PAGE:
The Covid-19 outbreak has forced the retail industry to adapt to different ways of operating, as physical stores and highstreets close for business and many turned to online trading to stay afloat during lockdown. Over recent months, we’ve seen certain retailers
prosper and others struggle, yet all have had to alter the way they do business.
This is especially true when it comes to combatting rising fraud. With people unable to visit their favourite shops they’ve been flocking online and the eCommerce industry is booming. However, with that comes its own set of challenges as fraud increases
in lockstep with online activity, so while the level of online sales has gone through the roof, the amount of fraud being experienced has also dramatically increased. Especially as many new to online businesses are immediately exposed to risks they may not
be prepared for.
In addition, fraudsters have seized this opportunity to make money – so too are those who are pressured, in need of money following job losses and furloughs, and are open to these types of criminal activities. As a result, merchants need to be more prepared
than ever to face up to these challenges.
What types of fraud are we experiencing during the pandemic?
From a fraud perspective, most retailers will be facing the same problems as before the pandemic, only on a greater scale. This can be broken down into friendly fraud and malicious fraud.
Friendly fraud occurs when a consumer deliberately disputes a transaction that took place with a merchant, despite that transaction being completely legitimate and the goods arriving on time and in one piece. With the amount of purchases taking place online
and the number of deliveries increasing, this type of fraud is on the up.
In addition, we’ve seen a rise in identity theft and phishing attacks as fraudsters take advantage of increased online activity. Savvy fraudsters are playing on the fact that people are looking for new jobs and need financial support, by targeting them with
phishing scams that offer financial aid or stealing identities through false employment websites.
Anyone doing business online will be impacted by this as the identities being stolen are used to make purchases, which will result in fraudulent transactions and increased chargebacks.
The best way to combat fraud during and after the pandemic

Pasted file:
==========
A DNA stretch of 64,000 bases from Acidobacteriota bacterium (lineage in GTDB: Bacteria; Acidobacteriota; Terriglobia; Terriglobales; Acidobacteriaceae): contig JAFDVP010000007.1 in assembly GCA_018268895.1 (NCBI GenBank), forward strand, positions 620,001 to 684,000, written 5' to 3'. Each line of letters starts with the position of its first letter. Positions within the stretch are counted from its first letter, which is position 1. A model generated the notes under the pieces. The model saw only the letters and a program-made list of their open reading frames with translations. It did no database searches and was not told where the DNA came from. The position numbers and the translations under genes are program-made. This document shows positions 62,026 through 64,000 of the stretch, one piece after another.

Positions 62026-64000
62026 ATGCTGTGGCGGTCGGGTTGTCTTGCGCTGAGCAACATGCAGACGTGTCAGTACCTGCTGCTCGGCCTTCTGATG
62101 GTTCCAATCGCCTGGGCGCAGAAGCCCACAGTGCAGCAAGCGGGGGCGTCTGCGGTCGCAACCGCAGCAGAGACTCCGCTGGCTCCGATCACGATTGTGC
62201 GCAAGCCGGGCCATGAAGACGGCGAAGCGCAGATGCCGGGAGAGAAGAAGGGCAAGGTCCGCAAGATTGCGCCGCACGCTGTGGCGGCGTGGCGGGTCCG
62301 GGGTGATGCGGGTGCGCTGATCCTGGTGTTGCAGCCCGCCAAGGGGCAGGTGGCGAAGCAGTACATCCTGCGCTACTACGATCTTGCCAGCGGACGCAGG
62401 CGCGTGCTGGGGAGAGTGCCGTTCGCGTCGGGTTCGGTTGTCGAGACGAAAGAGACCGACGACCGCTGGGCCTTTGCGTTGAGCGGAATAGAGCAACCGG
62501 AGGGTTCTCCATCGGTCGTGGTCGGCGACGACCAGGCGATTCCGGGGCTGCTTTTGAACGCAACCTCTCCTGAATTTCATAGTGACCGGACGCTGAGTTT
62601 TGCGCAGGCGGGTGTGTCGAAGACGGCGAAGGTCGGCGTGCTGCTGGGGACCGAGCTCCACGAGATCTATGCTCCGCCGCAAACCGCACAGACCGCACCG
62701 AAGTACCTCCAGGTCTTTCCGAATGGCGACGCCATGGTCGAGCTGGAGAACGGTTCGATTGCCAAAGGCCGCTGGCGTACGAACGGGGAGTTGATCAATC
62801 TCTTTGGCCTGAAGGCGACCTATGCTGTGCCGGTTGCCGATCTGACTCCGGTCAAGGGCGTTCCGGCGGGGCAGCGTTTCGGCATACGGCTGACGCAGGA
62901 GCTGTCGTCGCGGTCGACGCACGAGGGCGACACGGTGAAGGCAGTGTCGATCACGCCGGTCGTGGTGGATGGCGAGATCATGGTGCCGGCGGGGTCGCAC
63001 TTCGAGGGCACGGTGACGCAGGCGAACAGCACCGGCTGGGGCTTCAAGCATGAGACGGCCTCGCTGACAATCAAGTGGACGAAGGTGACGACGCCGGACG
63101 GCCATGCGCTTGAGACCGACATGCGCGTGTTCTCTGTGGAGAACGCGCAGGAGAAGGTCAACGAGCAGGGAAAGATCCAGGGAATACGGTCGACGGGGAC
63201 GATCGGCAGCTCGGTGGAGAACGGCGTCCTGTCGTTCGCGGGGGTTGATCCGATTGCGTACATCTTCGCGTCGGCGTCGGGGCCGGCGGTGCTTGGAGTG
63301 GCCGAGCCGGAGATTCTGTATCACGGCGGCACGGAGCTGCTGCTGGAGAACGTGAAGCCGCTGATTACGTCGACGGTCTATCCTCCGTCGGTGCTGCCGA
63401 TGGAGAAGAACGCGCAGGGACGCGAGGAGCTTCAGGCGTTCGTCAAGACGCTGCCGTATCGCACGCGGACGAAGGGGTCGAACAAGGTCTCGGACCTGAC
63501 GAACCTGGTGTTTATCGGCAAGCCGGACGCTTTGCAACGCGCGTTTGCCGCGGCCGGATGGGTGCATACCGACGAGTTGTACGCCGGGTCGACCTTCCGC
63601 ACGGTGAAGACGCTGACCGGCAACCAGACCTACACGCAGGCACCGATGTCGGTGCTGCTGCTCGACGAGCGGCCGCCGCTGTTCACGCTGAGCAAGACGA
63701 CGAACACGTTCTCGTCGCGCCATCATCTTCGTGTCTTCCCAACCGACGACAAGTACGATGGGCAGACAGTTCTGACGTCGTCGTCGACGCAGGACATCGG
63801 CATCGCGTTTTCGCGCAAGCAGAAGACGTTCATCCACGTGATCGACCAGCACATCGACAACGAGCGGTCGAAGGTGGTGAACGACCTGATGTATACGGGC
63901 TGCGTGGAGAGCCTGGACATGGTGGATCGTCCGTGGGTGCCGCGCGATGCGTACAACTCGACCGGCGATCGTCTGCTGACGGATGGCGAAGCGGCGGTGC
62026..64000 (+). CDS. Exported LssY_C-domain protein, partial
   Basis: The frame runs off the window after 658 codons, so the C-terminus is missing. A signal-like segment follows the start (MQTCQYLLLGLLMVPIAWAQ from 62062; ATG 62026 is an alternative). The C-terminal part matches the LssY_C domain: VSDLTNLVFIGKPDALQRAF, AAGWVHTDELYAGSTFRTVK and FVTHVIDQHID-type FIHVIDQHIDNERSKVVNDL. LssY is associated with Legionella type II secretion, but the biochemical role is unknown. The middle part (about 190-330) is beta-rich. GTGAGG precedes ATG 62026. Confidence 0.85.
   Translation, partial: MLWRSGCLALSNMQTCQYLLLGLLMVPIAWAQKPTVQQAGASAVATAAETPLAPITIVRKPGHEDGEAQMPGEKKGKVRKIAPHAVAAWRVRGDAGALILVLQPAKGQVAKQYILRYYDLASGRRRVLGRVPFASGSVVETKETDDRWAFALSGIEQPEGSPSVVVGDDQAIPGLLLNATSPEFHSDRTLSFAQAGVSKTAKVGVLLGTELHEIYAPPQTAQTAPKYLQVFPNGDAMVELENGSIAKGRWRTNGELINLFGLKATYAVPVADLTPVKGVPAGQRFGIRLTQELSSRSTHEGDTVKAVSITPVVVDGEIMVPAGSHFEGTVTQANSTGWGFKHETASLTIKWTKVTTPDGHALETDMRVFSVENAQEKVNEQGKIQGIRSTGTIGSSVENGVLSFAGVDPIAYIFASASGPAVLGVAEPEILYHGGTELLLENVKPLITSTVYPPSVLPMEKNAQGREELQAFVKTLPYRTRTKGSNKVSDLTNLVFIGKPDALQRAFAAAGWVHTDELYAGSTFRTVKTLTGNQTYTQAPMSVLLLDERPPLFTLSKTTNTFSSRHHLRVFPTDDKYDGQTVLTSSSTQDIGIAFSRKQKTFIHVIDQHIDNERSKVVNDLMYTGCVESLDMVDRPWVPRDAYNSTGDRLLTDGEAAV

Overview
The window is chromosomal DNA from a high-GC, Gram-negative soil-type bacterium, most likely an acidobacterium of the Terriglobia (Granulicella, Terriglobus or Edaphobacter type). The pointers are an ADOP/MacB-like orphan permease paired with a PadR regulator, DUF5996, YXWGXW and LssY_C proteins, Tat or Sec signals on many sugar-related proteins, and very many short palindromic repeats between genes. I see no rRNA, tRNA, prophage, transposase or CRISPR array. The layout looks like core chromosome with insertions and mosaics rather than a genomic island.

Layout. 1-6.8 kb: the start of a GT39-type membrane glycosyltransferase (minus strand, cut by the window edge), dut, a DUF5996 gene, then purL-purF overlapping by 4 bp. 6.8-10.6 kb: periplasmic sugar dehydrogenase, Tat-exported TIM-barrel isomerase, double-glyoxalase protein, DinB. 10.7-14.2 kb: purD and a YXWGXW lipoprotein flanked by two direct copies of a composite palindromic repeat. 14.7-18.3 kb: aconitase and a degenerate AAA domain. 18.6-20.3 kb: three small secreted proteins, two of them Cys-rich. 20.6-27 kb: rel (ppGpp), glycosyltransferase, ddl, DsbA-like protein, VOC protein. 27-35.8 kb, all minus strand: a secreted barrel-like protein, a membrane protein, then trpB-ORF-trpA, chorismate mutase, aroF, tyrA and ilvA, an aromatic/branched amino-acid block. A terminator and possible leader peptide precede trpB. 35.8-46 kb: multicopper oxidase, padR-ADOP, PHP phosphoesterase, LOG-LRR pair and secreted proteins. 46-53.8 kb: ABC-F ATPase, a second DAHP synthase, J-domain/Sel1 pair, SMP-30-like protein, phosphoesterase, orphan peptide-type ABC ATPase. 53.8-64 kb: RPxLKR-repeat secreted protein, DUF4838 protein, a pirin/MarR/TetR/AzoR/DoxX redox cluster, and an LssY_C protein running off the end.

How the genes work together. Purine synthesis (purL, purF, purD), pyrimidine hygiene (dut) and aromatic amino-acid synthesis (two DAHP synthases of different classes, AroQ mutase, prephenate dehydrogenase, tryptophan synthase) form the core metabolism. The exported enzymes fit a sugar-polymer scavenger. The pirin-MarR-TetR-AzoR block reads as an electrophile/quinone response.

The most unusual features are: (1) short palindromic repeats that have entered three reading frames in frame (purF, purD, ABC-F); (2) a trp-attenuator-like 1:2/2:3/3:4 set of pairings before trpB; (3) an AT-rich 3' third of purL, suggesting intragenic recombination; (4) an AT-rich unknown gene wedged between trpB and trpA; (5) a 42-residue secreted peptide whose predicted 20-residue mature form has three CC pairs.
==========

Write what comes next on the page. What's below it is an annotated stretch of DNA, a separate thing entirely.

Companies in the business of preventing fraud are now the front line against serious criminal organisations. That’s a fact. But stopping ‘bad people’ is a cat and mouse game and right now, we risk fraudsters staying out in front.
There are two things that online retailers must always do when combating fraud: firstly, they must be able to distinguish between what is genuine and what is not in order to prevent false positives and the rejection of genuine customers; the second is that
they mustn’t increase negative friction during the payment process and ultimately lose conversions.
Traditionally, to prevent fraud, businesses have used technologies that make smart decisions in the back end, through the analysis of information inputted during the payment process. This approach usually results increased friction during the user experience
(UX) and customers dropping off before completing a payment.
Instead, merchants should use solutions that assess fraud on the front end of a transaction, such as whether a transaction is taking place on the same device it usually is, or whether the device has been used to make purchases in the past. This approach
makes security invisible and also tends to prevent false positives. In addition, it allows companies to collect compelling evidence that can be used to dispute fraudulent chargebacks further down the line.
Attitudes to fraud
Across many industries, there is a level of something we call ‘data breach fatigue’ taking place, which can cause fraud prevention to become a tick box exercise and decreasing budget line. If this is not addressed on an emotional level in a business, as
well as on a technology level, we will soon be standing at the edge of an unbridgeable chasm – the current crisis is a chance for businesses to seriously review their approach to fighting fraud.
The pandemic has brought a rapid mass move to digitization, across sectors, devices and consumer groups. The effective handling of fraud at this sensitive time, is undoubtedly a vital element to businesses that want to preserve customer loyalty and trust
– as well as protect financial data.